Geneva, Oct 6 (EFE).- An estimated 13.4 million babies, accounting for one in 10 births worldwide, are born prematurely every year before completing 37 weeks of pregnancy, a problem heavily impacting their health and survival chance, a new study by the United Nations said on Friday.
In 2020, an estimated 13.4 million babies were born prematurely, with nearly one million of them dying from preterm birth complications, said the study, carried out by experts from the World Health Organization (WHO), the UN Children’s Fund (UNICEF) and the London School of Hygiene and Tropical Medicine based on data collected between 2010 and 2020.
“Since prematurity is the leading cause of death in children’s early years, there is an urgent need to strengthen both care for preterm babies as well as prevention efforts – particularly maternal health and nutrition – so as to improve childhood survival,” the report underlined.
The study identifies poor maternal health and malnutrition, adolescent pregnancy, infections and pre-eclampsia as the leading causes for high preterm birth rates worldwide.
It underlined that the children who survive the preterm birth have a significantly higher likelihood of suffering major illnesses, disability and developmental delays, and even chronic diseases as adults like diabetes and heart conditions.
“Preterm babies are especially vulnerable to life-threatening health complications, and they need special care and attention,” said Anshu Banerjee, director of maternal, newborn, child and adolescent health and ageing at WHO.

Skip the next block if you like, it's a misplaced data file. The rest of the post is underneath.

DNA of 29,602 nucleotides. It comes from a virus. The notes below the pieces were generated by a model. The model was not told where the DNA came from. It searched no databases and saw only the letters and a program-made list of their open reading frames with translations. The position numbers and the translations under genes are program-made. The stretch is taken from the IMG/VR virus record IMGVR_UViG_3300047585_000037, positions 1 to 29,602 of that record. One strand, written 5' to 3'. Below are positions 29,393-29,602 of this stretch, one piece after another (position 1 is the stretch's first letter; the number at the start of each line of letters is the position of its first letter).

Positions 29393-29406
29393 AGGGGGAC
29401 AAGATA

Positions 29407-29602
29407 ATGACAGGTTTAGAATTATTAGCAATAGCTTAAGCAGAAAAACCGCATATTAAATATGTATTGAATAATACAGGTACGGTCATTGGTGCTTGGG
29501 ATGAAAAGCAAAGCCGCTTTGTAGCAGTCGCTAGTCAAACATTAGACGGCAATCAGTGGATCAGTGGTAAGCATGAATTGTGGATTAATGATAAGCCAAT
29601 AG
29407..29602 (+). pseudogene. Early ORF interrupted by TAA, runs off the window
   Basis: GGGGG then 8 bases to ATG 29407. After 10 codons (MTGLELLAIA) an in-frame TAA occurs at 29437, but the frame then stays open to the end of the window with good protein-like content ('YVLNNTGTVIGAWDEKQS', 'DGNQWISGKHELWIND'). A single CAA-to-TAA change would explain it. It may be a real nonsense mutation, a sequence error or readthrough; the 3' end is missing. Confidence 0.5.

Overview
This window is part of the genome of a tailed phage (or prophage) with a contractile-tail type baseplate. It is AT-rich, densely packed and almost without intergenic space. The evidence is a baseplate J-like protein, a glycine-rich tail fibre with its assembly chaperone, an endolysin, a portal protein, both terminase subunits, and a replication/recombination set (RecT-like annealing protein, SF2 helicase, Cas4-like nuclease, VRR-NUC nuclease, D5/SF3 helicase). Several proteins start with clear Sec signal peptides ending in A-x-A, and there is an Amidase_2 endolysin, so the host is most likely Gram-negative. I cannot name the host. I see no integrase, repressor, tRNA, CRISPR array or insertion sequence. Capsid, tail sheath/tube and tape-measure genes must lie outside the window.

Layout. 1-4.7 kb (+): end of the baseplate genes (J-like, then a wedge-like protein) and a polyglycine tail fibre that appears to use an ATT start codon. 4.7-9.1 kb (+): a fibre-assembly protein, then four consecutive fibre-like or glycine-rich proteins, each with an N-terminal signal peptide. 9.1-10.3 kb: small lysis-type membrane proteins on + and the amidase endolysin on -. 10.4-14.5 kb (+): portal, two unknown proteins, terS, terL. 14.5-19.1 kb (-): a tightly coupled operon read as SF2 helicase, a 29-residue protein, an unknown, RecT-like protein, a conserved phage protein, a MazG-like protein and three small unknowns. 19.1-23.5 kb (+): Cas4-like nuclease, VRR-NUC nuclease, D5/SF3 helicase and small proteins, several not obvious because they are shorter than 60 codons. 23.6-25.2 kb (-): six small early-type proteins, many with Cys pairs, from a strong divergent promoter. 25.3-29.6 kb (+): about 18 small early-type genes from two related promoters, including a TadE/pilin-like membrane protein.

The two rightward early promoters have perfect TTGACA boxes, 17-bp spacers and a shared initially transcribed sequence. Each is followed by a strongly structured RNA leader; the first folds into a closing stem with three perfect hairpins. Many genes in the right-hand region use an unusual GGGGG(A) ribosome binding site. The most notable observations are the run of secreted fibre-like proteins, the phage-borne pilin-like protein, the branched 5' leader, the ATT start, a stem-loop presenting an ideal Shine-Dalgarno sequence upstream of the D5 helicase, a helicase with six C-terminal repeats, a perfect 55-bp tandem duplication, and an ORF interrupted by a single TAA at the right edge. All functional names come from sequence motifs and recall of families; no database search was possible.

The report revealed that no region of the world has significantly reduced rates of preterm births over the past decade, and the annual global rate of reduction in premature births between 2010 and 2020 was just 0.14 percent.
As per the report, around 65 percent of preterm births in 2020 occurred in sub-Saharan Africa and southern Asia, where over 13 percent of all babies were born prematurely.
According to the study, the premature birth rates in the worst-affected countries – Bangladesh (16.2%), Malawi (14.5%) and Pakistan (14.3%) – are three or four times higher than those in the least affected countries – Serbia (3.8%), Moldova (4%) and Kazakhstan (4.7%).
The experts pointed out that the preterm birth is not solely a concern in low and middle-income countries, but high premature birth rates are also observed in some high-income countries, including Greece (11.6%) and the United States (10%). EFE